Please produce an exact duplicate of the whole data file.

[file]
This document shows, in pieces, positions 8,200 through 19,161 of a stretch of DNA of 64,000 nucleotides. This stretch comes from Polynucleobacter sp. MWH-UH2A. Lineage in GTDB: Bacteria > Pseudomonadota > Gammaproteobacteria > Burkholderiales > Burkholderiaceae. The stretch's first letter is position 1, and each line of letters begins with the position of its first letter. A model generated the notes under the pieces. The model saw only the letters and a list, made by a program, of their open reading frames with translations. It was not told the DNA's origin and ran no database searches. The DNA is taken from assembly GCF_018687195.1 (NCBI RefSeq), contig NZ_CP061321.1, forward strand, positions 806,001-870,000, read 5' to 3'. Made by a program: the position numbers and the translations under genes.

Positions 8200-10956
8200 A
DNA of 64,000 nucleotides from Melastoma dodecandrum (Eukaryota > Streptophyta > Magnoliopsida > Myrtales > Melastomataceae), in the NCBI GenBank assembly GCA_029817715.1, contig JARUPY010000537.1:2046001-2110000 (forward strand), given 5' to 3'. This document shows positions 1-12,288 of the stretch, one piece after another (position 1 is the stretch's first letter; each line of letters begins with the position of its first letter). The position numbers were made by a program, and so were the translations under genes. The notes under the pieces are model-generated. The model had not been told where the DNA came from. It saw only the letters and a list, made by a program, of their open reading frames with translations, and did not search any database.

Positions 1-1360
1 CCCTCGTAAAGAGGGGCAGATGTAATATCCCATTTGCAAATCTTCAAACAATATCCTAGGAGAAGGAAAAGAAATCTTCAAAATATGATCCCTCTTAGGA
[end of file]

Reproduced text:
This document shows, in pieces, positions 8,200 through 19,161 of a stretch of DNA of 64,000 nucleotides. This stretch comes from Polynucleobacter sp. MWH-UH2A. Lineage in GTDB: Bacteria > Pseudomonadota > Gammaproteobacteria > Burkholderiales > Burkholderiaceae. The stretch's first letter is position 1, and each line of letters begins with the position of its first letter. A model generated the notes under the pieces. The model saw only the letters and a list, made by a program, of their open reading frames with translations. It was not told the DNA's origin and ran no database searches. The DNA is taken from assembly GCF_018687195.1 (NCBI RefSeq), contig NZ_CP061321.1, forward strand, positions 806,001-870,000, read 5' to 3'. Made by a program: the position numbers and the translations under genes.

Positions 8200-10956
8200 A
DNA of 64,000 nucleotides from Melastoma dodecandrum (Eukaryota > Streptophyta > Magnoliopsida > Myrtales > Melastomataceae), in the NCBI GenBank assembly GCA_029817715.1, contig JARUPY010000537.1:2046001-2110000 (forward strand), given 5' to 3'. This document shows positions 1-12,288 of the stretch, one piece after another (position 1 is the stretch's first letter; each line of letters begins with the position of its first letter). The position numbers were made by a program, and so were the translations under genes. The notes under the pieces are model-generated. The model had not been told where the DNA came from. It saw only the letters and a list, made by a program, of their open reading frames with translations, and did not search any database.

Positions 1-1360
1 CCCTCGTAAAGAGGGGCAGATGTAATATCCCATTTGCAAATCTTCAAACAATATCCTAGGAGAAGGAAAAGAAATCTTCAAAATATGATCCCTCTTAGGA